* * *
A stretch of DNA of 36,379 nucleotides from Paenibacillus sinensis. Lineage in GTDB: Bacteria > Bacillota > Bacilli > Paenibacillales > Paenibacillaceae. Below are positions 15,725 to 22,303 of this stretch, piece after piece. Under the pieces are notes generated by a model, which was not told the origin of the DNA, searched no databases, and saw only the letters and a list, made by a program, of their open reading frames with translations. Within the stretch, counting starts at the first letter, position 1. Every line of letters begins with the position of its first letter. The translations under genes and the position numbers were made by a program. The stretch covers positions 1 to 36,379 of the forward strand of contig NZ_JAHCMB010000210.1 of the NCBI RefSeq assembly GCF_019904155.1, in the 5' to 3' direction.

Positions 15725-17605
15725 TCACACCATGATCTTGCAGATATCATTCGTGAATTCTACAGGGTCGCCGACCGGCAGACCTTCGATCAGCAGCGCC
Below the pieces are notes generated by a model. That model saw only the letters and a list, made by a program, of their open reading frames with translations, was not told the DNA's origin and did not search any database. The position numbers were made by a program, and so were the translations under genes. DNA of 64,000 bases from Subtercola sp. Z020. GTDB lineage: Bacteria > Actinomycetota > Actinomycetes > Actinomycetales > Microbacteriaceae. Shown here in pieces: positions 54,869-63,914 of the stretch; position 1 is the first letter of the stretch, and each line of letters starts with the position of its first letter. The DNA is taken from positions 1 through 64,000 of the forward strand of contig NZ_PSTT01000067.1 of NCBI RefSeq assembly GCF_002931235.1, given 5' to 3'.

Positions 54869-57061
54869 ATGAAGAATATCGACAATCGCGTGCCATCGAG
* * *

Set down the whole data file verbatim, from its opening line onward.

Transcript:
A stretch of DNA of 36,379 nucleotides from Paenibacillus sinensis. Lineage in GTDB: Bacteria > Bacillota > Bacilli > Paenibacillales > Paenibacillaceae. Below are positions 15,725 to 22,303 of this stretch, piece after piece. Under the pieces are notes generated by a model, which was not told the origin of the DNA, searched no databases, and saw only the letters and a list, made by a program, of their open reading frames with translations. Within the stretch, counting starts at the first letter, position 1. Every line of letters begins with the position of its first letter. The translations under genes and the position numbers were made by a program. The stretch covers positions 1 to 36,379 of the forward strand of contig NZ_JAHCMB010000210.1 of the NCBI RefSeq assembly GCF_019904155.1, in the 5' to 3' direction.

Positions 15725-17605
15725 TCACACCATGATCTTGCAGATATCATTCGTGAATTCTACAGGGTCGCCGACCGGCAGACCTTCGATCAGCAGCGCC
Below the pieces are notes generated by a model. That model saw only the letters and a list, made by a program, of their open reading frames with translations, was not told the DNA's origin and did not search any database. The position numbers were made by a program, and so were the translations under genes. DNA of 64,000 bases from Subtercola sp. Z020. GTDB lineage: Bacteria > Actinomycetota > Actinomycetes > Actinomycetales > Microbacteriaceae. Shown here in pieces: positions 54,869-63,914 of the stretch; position 1 is the first letter of the stretch, and each line of letters starts with the position of its first letter. The DNA is taken from positions 1 through 64,000 of the forward strand of contig NZ_PSTT01000067.1 of NCBI RefSeq assembly GCF_002931235.1, given 5' to 3'.

Positions 54869-57061
54869 ATGAAGAATATCGACAATCGCGTGCCATCGAG